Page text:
If your financial windfall came along with something actually worth celebrating (maybe a promotion or having accepted a new job), sure, celebrate that event – but don’t waste the income on something that didn’t make financial sense before. When I had a positive performance review and received an end-of-year bonus a few years back, Daniel and I spent about 1% of it on dinner out. The rest went straight into savings.

Our updated cash flow plan

I did end up spending $10,000 of my big deposit the very next day. With a few clicks of the mouse, I bought myself a 1040-ES receipt from the IRS, which should cover the taxes I’ll owe on this income.

If we were still working or had a bunch of cash sitting around, the rest would’ve gone straight into the stock market. Even at today’s high valuations, I’m still a believer that stocks aren’t risky over the long haul. Because we’re currently in spending mode, though, we’ll keep the rest in a checking account, which should keep us from touching any investments until at least mid-year. I still don’t know what it will feel like to start selling those precious shares, but we’ll get to wait at least a few more months before finding out!

Have you ever had a big financial windfall? Did you treat yo’self, or were you boring like us? We’d love to hear your stories in the comments.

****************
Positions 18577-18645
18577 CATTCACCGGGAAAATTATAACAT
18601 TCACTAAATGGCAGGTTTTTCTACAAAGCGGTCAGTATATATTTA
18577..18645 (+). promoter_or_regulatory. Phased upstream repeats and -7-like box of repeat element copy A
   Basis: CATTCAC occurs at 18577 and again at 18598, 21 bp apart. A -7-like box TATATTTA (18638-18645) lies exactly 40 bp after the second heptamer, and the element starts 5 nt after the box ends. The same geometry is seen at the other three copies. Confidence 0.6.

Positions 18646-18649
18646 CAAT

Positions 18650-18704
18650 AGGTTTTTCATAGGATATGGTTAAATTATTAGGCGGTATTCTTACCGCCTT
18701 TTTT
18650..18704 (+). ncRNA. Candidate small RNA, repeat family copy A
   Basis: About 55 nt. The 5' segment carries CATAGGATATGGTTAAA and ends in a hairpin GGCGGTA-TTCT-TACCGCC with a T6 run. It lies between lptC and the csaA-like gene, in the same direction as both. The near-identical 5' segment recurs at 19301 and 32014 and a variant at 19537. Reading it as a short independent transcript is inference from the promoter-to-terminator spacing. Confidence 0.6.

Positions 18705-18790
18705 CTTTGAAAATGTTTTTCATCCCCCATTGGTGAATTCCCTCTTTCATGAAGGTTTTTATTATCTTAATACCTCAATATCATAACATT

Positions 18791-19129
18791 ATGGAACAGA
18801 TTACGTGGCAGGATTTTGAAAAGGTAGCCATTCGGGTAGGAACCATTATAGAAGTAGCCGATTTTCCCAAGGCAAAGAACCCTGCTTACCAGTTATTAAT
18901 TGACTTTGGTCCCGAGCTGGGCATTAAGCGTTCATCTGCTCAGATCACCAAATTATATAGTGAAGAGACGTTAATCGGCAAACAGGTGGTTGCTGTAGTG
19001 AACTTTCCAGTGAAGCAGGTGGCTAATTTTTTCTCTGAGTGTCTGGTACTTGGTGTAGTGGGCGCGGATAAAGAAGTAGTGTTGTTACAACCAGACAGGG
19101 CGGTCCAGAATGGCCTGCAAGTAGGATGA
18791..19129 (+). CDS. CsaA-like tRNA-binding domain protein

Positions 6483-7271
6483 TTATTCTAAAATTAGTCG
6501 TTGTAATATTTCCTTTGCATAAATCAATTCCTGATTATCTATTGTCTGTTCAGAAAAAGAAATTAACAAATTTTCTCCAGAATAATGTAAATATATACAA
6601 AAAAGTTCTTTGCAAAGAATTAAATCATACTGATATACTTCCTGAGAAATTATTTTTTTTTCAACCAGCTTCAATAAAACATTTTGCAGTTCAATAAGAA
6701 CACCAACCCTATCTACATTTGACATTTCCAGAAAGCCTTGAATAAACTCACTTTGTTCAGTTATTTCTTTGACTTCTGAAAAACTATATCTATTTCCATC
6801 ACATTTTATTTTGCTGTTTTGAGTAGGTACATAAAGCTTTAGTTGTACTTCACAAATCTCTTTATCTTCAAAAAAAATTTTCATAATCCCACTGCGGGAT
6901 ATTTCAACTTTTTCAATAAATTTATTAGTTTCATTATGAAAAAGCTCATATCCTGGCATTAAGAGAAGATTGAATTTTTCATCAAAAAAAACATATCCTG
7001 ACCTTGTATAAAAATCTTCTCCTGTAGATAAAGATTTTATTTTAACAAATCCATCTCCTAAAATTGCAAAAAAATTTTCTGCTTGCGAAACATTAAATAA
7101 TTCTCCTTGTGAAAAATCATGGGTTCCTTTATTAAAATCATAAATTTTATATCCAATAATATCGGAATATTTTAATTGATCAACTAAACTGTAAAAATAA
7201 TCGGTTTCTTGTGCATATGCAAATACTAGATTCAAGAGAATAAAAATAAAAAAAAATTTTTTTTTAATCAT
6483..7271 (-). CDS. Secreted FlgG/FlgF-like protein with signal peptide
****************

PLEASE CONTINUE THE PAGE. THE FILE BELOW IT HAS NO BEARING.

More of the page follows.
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26 Comments

  1. Since I worked part-time, my dad taught me to put my tax return in my Roth. We might deviate this year to keep more cash liquid for Baby, but I say boring all the way!

    • That’s a great lesson! I didn’t figure out the retirement account thing until far too late, just a couple years before we quit!

  2. I saw about $20k of income in December, which was about 25% of my annual income thanks to my bonus, a raise, and moving allowances. I put 99.9% of it into savings and will use it on my down payment for my first rental property this spring. I really know how to go crazy!

    • Wooooohoo, you and me both! That’s great that you’re putting it toward income generating assets. Much more fun in the long term. ☺

  3. That is awesome the company came through!!! Yeah for getting paid. We tend to keep a lot of cash on hand, so the windfall would have to feel rather hefty to move the needle. But knowing myself, I would instantly start looking at property (I’ve tried to kick the habit, but I still look a few times a week.) There is about 0% chance of us ever getting a sizable inheritance, but just in case I find a winning lotto ticket on the street here is how it would play out. $50k-$100k I would buy another rental. $100k-$250k we would buy some land and build a family home with guest/rental house, and then rent our current one. $250k+ the rest would go into stock/ college funds. =)

    • It sure is! I tried to be polite but persistent, though I think it helped a lot that several other employees were affected by the same issue, including a couple execs. With your DIY skills, I’d be eyeing the rental market as well!